RPB keen on Crop Over taking world stage

Veteran calypsonian Stedson Red Plastic Bag Wiltshire is eager to see the Crop Over brand grow. In fact, he says it is high time Barbadians step up to the plate and show the world who we really are.

Following a studio session with fellow artistes for a project with Mo’ Lava Entertainment, RPB told Bajan Vibes he believed Crop Over had the potential to grow into a world festival, but much more work needed to be done.

“My wish is that this festival become our biggest festival. We still have a lot of work to do before we get more visibility. Once we recognize how important it is, I think that we would want to put our culture on display. It’s really who we are.

“It’s a big money earner as well, and I think that’s important; and I think it’s high time we step up and show the world who we are,” he said.

For this to happen, RPB said the stalwarts in the industry like himself too should look to guide the younger ones.

“. . . But it is important for them to listen. I think most of them would want to listen, and we would love the opportunity to just sit with them and have conversations regarding the construction of songs. I believe the way we approach the content is going to be important every time, if we want our songs to go beyond the festival.

“If we want the world to look in on what we are doing, we have to make sure the songs are broader than wuk-up and wine,” he cautioned.

However, Bag did praise the artistes for what they were doing, acknowledging the festival was growing to some extent.

“I hope that after last year the level of music that we were able to put out for the last two years . . . we can continue. I want to see Crop Over grow; I want to see it hit the world stage. I want to see Crop Over become a world festival. We have what it takes to do it; we just have to take it more seriously,” he stressed.

To this end, the ten-time calypso monarch said he was still very concerned about some of the music being produced in the country.

“The music is being driven by the festival. You have to turn it around. The music must guide the festival. Right now, the festival is guiding the festival. The songs that we are producing are all fete, and wine and jam, and wuk up and go down. It should be more than that. They should be addressing social issues.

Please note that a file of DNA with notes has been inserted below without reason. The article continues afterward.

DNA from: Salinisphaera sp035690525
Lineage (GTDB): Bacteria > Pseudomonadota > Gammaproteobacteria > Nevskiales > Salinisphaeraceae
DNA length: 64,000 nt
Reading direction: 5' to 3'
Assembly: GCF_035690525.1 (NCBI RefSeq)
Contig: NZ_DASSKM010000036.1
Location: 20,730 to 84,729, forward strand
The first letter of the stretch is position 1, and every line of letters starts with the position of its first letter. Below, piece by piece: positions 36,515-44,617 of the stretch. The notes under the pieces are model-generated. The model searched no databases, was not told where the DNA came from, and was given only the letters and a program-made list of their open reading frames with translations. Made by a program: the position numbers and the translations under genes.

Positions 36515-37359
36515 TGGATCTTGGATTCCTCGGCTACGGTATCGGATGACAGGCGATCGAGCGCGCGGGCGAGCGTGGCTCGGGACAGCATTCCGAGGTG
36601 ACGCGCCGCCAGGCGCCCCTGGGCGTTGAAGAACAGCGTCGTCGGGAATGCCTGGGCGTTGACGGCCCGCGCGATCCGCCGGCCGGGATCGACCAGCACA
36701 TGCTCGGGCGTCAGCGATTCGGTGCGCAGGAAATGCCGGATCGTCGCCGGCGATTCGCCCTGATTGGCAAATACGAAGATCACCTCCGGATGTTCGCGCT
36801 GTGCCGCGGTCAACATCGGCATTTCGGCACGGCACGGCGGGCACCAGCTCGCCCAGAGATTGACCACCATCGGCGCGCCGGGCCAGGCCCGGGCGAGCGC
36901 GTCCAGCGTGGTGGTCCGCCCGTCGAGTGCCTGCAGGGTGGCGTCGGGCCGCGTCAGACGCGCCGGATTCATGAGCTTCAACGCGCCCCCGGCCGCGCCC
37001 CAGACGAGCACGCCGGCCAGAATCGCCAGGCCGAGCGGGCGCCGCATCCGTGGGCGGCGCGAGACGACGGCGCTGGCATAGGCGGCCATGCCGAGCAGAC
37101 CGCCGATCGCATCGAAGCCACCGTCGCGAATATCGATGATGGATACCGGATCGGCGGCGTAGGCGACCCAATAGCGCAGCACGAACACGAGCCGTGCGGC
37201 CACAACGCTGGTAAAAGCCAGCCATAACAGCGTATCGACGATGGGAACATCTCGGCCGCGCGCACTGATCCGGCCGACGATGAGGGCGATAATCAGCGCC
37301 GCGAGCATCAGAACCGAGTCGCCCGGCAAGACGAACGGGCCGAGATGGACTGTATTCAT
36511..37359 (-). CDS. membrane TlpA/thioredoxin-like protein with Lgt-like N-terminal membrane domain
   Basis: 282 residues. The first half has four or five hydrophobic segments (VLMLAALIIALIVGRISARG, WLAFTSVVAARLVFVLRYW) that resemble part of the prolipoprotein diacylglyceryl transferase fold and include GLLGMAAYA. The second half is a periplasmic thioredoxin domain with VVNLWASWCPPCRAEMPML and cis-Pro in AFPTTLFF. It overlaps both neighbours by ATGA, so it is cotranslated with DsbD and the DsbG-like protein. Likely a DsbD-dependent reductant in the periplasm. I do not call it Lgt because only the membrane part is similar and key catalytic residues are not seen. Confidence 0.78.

“I’m hoping that we can move away from producing music just for the festival and produce good music that will last outside the festival. I think we should continue to encourage the young people,” RPB said hopefully.

However, he told Bajan Vibes he has heard some really nice music so far for the season. “I have heard some good songs, and they are a lot of good songs which have not yet been released. I’m pretty excited about the prospects with regards to the music. I hope that more youngsters again put out music.

“We have a way of bashing young people, and saying they are not singing this or that; and that they are singing bashment and so on, but when you really check it, 95 per cent of the music that is produced is produced by the young people of Barbados. So you have to encourage them.

“I believe that they are dancing to a different drum, yes, but we have to understand that it’s a reflection of what is going on in the society,” the veteran artiste argued.

And RPB already has one Sweet Soca crown in the bag, and, this year, once all goes well, he will be looking to take the second, on admission he has a strong love for the groovy type of music.

“For sure, I’m not going to be in the Pic-O-De-Crop competition. I have had some wonderful years in the Sweet Soca competition; I love the sweet soca songs! So who knows? I may take on that this year again.

“I want to put out a few songs. I’m hoping that by the end of this week I can put something out. I am still recording and I am looking forward to releasing something.

“I always get excited about Crop Over.
My entire adult life was about Crop Over and performing. So I am excited,” the lyrical master said.


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